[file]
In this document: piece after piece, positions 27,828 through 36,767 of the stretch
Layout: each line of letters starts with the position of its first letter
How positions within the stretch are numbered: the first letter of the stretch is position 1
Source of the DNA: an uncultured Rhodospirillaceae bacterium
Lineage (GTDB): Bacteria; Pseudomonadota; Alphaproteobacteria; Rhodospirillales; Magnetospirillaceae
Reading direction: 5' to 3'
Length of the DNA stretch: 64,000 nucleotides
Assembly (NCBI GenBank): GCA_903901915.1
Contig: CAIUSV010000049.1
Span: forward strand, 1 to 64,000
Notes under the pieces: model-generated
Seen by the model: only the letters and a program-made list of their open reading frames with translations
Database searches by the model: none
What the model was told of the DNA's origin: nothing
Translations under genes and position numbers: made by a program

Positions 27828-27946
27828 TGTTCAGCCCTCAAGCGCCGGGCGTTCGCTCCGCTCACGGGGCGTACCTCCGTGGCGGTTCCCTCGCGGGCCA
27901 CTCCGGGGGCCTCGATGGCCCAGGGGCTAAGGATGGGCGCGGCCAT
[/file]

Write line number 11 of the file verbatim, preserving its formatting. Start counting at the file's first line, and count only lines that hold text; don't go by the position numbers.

Notes under the pieces: model-generated